It hasn't just been in the UK where the Liverpool striker has suffered criticism.
It is fair to say that the last few days haven't been Mario Balotelli's most accomplished on a football pitch.
As Liverpool slumped to a 3-0 loss against Real Madrid, the striker put in a toothless performance fraught with poor choices and limited attacking threat, failing to link up with his teammates and then swapping shirts with Pepe at half time - something that would end up being his last action on the pitch that night.
With his half time substitution, a disappointing performance was brought to a close earlier than expected, but it didn't stop the Spanish press mauling the forward in their player ratings the following day.
Marca gave Balotelli just 3 out of 10 for his 45 minutes, while AS failed to give him a rating out of 3, both seeing him comfortably the Reds worst player.
Mario Balotelli, el peor jugador en la derrota por 3-0 del Liverpool ante Real Madrid, según los diarios AS y Marca. pic.twitter.com/awmlkewDzn— Rosario Pompizzi (@MdelRosarioP) October 23, 2014
In contrast to the Italian, both Marca and AS gave Raheem Sterling the strongest scores for Liverpool, six out of 10 from Marca and 2 out of 3 from AS, with Adam Lallana also being recognised by the latter.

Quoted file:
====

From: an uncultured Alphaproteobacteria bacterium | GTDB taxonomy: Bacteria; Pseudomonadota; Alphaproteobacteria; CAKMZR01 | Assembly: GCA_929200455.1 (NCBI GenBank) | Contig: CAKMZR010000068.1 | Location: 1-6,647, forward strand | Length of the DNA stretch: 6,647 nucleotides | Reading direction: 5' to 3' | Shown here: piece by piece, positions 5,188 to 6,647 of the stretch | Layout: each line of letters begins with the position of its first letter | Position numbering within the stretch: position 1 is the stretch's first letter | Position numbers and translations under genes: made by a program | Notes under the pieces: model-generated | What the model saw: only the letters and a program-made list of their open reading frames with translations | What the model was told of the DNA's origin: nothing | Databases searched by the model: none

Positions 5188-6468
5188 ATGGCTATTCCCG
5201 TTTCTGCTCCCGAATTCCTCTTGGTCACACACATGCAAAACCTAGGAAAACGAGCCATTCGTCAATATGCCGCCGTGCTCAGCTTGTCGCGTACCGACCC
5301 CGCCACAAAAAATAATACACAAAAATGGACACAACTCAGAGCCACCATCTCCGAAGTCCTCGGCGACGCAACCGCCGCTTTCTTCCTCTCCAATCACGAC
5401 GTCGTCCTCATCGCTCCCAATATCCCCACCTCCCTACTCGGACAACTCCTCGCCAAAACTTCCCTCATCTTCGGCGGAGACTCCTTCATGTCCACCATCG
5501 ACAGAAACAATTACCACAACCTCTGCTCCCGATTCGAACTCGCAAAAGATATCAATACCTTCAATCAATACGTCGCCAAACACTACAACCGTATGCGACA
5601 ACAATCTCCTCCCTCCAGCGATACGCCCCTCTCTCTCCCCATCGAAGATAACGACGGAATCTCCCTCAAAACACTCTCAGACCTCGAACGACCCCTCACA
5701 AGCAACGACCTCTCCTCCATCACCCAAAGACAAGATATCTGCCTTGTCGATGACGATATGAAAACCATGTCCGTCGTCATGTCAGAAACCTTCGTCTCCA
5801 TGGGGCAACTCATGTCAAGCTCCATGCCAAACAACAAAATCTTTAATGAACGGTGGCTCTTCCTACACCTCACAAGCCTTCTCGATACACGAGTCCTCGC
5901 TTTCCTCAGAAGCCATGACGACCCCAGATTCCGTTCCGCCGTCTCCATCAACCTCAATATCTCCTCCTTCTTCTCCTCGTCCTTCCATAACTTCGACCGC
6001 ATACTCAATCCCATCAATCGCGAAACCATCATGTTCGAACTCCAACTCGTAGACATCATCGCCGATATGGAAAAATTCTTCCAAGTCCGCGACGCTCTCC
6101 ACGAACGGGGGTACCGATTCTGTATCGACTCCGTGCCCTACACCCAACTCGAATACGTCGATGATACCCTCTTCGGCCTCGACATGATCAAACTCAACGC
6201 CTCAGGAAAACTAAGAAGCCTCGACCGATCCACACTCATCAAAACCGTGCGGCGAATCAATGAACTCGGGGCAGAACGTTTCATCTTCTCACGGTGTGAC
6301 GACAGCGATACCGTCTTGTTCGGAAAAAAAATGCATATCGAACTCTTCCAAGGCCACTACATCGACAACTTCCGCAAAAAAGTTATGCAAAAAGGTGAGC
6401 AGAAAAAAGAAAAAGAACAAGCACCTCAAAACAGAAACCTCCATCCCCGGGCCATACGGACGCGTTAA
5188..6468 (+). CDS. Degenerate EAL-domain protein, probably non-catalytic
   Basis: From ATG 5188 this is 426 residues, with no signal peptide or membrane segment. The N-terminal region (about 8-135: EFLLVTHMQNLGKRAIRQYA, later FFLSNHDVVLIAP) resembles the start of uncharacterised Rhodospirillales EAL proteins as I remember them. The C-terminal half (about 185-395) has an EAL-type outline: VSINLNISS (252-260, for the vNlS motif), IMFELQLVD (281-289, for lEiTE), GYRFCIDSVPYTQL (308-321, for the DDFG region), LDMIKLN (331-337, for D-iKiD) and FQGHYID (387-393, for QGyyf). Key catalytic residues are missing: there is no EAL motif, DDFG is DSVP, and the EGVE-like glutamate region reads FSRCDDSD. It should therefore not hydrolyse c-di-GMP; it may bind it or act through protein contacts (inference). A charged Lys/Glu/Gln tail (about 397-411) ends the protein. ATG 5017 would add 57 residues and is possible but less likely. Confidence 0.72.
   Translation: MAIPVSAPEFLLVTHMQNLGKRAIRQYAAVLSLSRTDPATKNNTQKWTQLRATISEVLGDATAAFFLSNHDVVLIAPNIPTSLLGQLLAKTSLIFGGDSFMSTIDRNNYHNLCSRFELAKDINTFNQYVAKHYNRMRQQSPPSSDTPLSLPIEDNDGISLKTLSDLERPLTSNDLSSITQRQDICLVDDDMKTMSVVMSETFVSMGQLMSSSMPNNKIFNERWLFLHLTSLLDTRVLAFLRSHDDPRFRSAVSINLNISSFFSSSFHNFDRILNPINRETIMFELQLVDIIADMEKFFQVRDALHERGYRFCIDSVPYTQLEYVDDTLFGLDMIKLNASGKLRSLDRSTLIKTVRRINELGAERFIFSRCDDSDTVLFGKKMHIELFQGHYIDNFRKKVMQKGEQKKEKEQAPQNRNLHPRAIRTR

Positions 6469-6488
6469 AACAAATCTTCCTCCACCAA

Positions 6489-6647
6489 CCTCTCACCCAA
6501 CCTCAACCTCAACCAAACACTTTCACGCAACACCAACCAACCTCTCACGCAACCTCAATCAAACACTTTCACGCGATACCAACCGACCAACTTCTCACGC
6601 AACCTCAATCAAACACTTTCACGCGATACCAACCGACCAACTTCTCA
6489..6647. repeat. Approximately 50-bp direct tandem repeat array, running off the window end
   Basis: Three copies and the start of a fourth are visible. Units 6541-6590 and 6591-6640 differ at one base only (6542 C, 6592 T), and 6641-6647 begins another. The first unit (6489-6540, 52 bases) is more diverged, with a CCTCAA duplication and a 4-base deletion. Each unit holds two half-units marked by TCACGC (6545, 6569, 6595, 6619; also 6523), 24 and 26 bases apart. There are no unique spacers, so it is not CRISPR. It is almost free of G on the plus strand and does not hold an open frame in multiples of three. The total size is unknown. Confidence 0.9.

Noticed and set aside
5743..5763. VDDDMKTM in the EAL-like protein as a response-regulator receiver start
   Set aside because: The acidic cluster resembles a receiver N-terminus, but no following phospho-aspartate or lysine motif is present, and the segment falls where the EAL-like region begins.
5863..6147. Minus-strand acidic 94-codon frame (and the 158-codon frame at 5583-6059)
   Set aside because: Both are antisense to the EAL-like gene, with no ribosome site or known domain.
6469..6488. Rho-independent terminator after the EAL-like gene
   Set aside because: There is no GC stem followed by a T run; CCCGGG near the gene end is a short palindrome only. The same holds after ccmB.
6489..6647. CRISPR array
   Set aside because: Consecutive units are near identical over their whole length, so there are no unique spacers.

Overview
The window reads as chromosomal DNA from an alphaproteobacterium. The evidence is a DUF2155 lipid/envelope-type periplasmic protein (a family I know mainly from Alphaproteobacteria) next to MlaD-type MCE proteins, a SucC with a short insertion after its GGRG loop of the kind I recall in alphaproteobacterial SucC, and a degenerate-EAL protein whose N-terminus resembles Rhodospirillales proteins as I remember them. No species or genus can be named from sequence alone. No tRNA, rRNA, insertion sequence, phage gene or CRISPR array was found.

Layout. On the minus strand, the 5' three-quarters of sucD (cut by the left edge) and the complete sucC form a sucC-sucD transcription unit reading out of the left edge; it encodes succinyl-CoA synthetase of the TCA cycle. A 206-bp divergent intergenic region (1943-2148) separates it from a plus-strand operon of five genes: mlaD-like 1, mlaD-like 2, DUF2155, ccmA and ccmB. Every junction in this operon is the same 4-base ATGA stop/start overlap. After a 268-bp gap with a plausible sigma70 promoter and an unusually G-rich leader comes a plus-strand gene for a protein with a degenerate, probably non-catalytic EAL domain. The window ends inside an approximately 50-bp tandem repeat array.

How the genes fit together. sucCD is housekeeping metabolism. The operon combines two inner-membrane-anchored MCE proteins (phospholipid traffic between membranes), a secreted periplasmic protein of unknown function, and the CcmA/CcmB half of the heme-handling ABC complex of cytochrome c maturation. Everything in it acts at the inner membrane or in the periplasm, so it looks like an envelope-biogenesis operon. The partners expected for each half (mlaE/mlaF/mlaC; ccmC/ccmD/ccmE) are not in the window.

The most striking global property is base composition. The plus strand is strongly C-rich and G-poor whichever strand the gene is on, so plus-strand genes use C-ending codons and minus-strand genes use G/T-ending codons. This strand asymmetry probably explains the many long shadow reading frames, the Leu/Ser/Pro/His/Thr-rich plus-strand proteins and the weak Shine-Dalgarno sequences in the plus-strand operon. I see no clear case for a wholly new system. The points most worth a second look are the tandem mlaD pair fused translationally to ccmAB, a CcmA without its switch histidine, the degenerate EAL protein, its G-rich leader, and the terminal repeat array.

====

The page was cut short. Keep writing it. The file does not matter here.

The winger has been linked with a move to Real this summer, and any Spanish fans that may have seen little of the 19-year-old may have been impressed despite Sterling operating at nowhere near his destructive best.
Balotelli on the other hand, a player whose quality is often called into question by Spain's top sports newspapers, is once more licking his wounds after coming off at half time.
There has been lots of talk about whether the former Manchester City man has already wasted his chance at Liverpool, and the shirt swap incident has done little to endear him to Reds fans or boss Brendan Rodgers, however much or little relevance it has.
Put simply, after as poor performance as he put in against the Champions League holders, Balotelli should have been focused on just one thing as he walked from the Anfield turf midway through the game, playing better and working harder for the home side.